The Korea Herald


New cable channels off to shaky start

By Shin Hae-in

Published : Dec. 5, 2011 - 17:46

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Technical glitches, frequent program reruns dampen expectations for the cables operated by print media firms

All that flashy advertisement and promises of “a new television era” were brought to shame, at least in the first few days after new pay-television channels went on air here.

Instead of mega-sized soap operas and high quality variety shows that had been promised, viewers were left with broken and frozen frames, several minutes of sudden muteness, if not a complete empty signal.

“For a moment there, I thought my television was the problem,” said Seo Jae-hee, a 32-year-old housewife who says she had looked forward to the new channels despite the lingering controversy. “The contents of the programs were very disappointing too.”

Four new general programming cable TV broadcasters ― Channel A, ran by Dong-A Ilbo, TV Chosun, ran by the Chosun Ilbo, jTBC, ran by JoongAng Ilbo and MBN, ran by the Maeil Business Newspaper ― went on air Dec. 1.
TV Chosun (left) and MBN had technical difficulties such as split screens and fuzzy images after going on air Dec. 1. TV Chosun (left) and MBN had technical difficulties such as split screens and fuzzy images after going on air Dec. 1.

The four channels provide nationwide coverage in a country where more than 80 percent of households have cable or other kinds of pay-television connection, meaning they are theoretically able to compete with the three terrestrial channels.

Yonhap News Agency, Korea’s key news service, was the sole winner of the license for an all-news cable television channel and its broadcast arm, News Y, also went on air Dec. 1.

But the quality of the new channels was much below expectation.

All four general programming channels had disconnection problems on the very first day, airing President Lee Myung-bak’s congratulatory message with buzzing sounds and broken screens.

TV Chosun went as far as having its frame being divided into two for several minutes soon after going on air.

“It was kind of annoying and hilarious at the same time,” said Oh Tae-soo, a 29-year-old office worker. “I thought the channels were on test or something.”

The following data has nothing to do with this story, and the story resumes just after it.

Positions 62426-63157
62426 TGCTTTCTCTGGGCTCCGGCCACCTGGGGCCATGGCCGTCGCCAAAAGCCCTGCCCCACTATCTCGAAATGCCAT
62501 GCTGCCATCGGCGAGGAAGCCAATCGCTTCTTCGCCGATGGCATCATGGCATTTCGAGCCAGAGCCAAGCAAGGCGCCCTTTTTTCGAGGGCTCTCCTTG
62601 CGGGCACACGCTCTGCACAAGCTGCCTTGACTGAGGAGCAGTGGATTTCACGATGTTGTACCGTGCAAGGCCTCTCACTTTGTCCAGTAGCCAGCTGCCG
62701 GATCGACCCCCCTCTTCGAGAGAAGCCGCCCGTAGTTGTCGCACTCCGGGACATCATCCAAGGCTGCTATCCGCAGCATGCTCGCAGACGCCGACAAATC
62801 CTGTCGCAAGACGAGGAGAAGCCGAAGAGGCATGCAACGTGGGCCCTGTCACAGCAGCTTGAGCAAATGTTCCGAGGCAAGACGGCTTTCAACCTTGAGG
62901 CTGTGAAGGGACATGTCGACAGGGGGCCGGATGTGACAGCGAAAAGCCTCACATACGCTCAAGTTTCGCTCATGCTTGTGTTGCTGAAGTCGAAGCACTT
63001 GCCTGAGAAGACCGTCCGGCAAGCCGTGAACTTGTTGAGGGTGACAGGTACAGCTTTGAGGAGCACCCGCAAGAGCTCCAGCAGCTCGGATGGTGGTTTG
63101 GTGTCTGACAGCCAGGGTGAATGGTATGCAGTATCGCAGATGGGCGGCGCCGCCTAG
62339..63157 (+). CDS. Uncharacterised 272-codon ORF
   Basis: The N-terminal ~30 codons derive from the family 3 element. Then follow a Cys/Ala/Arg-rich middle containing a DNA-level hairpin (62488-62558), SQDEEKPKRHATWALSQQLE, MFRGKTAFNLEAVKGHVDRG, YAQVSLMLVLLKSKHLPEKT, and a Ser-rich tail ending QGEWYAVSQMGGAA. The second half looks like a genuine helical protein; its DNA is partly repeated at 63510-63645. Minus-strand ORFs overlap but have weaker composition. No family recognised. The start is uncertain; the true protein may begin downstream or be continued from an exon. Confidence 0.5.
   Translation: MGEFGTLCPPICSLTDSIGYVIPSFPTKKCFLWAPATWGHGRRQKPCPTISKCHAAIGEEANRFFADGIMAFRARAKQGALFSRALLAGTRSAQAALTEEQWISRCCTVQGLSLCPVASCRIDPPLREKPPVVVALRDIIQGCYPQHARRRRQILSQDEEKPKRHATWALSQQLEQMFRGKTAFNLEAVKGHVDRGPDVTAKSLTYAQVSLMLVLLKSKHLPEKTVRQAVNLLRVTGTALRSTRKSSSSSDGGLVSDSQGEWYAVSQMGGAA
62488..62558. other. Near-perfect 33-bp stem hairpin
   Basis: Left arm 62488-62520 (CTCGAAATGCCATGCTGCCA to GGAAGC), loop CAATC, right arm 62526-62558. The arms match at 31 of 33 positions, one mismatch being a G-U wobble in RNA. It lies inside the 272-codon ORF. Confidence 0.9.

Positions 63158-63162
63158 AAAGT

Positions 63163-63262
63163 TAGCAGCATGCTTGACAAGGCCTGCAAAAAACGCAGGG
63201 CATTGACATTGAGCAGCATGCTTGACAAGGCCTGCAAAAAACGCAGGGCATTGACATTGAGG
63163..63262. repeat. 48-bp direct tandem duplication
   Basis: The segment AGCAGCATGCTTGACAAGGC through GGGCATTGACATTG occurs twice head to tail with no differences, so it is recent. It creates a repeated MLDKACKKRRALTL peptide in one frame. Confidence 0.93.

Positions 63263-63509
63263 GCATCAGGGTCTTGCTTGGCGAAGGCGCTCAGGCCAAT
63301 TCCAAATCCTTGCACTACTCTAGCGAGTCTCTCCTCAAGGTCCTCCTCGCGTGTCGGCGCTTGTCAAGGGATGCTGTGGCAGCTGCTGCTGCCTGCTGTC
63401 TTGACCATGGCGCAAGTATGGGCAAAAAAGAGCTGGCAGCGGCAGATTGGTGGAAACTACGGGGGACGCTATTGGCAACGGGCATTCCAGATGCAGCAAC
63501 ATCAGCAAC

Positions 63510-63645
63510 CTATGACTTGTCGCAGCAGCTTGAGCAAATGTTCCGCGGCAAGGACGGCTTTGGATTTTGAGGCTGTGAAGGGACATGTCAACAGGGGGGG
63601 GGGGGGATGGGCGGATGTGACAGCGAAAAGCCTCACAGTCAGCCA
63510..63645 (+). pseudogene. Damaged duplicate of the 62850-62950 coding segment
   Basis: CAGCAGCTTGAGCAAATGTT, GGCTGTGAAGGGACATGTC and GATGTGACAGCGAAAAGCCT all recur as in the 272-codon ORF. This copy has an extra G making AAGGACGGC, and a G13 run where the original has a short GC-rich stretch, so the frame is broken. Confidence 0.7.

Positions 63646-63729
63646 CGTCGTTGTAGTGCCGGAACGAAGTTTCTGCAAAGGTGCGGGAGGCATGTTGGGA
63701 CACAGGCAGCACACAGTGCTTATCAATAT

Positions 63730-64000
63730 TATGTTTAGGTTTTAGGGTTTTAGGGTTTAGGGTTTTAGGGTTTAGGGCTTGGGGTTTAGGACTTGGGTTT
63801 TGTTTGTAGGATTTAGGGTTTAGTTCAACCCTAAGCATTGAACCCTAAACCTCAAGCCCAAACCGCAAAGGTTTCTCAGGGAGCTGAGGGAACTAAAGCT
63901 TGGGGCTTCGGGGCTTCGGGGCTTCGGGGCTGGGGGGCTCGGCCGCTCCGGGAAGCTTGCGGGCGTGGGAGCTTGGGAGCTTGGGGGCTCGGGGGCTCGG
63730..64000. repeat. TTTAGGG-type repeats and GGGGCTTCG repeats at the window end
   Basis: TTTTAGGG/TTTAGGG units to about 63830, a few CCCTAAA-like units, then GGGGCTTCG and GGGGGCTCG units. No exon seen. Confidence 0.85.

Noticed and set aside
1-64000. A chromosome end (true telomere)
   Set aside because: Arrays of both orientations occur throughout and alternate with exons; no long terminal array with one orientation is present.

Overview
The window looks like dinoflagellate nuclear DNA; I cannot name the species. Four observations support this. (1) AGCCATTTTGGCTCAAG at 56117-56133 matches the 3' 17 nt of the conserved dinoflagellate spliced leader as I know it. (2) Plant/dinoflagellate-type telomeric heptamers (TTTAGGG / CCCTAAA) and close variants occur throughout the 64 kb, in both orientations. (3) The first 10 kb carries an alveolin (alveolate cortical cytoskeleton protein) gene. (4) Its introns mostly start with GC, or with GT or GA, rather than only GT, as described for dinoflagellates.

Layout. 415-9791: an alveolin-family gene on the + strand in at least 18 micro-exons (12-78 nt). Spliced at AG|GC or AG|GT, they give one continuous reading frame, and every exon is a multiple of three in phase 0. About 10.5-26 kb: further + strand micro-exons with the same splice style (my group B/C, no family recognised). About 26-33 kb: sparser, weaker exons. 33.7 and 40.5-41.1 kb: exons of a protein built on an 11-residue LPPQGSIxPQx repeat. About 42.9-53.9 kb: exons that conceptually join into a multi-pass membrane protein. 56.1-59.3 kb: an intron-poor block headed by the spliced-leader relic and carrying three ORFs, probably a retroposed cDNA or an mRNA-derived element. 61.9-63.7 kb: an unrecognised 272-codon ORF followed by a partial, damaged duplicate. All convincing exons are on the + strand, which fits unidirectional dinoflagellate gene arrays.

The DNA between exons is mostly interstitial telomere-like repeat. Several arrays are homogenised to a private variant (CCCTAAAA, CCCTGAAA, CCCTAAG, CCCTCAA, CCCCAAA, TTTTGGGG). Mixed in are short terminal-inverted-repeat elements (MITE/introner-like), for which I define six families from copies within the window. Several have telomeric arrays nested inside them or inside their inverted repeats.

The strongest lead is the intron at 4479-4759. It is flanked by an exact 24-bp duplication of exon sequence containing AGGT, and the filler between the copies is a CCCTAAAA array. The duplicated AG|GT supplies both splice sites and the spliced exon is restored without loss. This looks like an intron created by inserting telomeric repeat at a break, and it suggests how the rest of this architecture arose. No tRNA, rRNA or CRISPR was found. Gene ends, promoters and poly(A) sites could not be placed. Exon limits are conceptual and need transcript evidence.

An official at TV Chosun said the channel was “working to improve the broadcasting conditions,” declining to comment further.

The media industry had already raised concerns about the quality of the content given the insufficient time for preparation.

Aside from Maeil Business Newspaper, which was already operating a news channel, these consortiums are newcomers to the broadcasting industry and apparently did not conduct enough testing for technical problems.

News Y, which had boasted it would be an “all-day news channel,” drastically reduced its broadcasting hours due to the lack of file pictures and equipment.

It currently airs Korean-language news five hours a day, followed by two five-minute slots of English-language news.

“It’s not due to the lack of content,” an official at the news channel said over the telephone, asking not to be named due to the sensitivity of the issue for his firm. “We are just waiting for some more equipment to arrive to start airing news 24 hours.”

A staff at the English-language service, who also asked not to be named, admitted there hadn’t been enough time for preparation.

“Everything was changed at the last minute with the team losing the whole system over the weekend,” the staff said. “The quality of the first broadcast was frankly similar to that during the rehearsals.”

With these problems, the new channels are each suffering from much-lower-than-expected viewership.

Three programs aired on jTBC were the only shows to rate above 1 percent viewership, while other broadcasters stayed far below.

Despite the criticism and apparent disappointment of the audience, the four newspapers continued to toot their own horns about their respective channels, claiming victory over one another.

The papers also insisted their prime time news had garnered the largest amount of viewers with Chosun Ilbo quoting survey group TNmS and JoongAng quoting AGB Nilson Media Research. Dong-A Ilbo published three long articles over the weekend that insist Channel A aired “exclusive and interesting scoops” related to a popular entertainer and recent trends.

Chosun Ilbo used up a large portion of its entertainment section on Dec. 3 to advertise TV Chosun’s upcoming dramas and variety shows.

All five channels, considered right wing and pro-government, aired special interviews with Park Geun-hye, considered the strongest conservative candidate for next year’s presidential elections, sparking debates about their potential political and ideological impact.

It’s hard to say which channels are most likely to survive, experts say, noting how SBS, the country’s youngest terrestrial channel that went live in 1991, had also suffered poor viewership for years before its 1995 miniseries, “Hourglass,” became a hit.

“Only two of the channels are likely to survive in the next three to five years,” said Professor Cho Sung-ho of Kyungpook National University. “But it’s way too soon to say which.”

By Shin Hae-in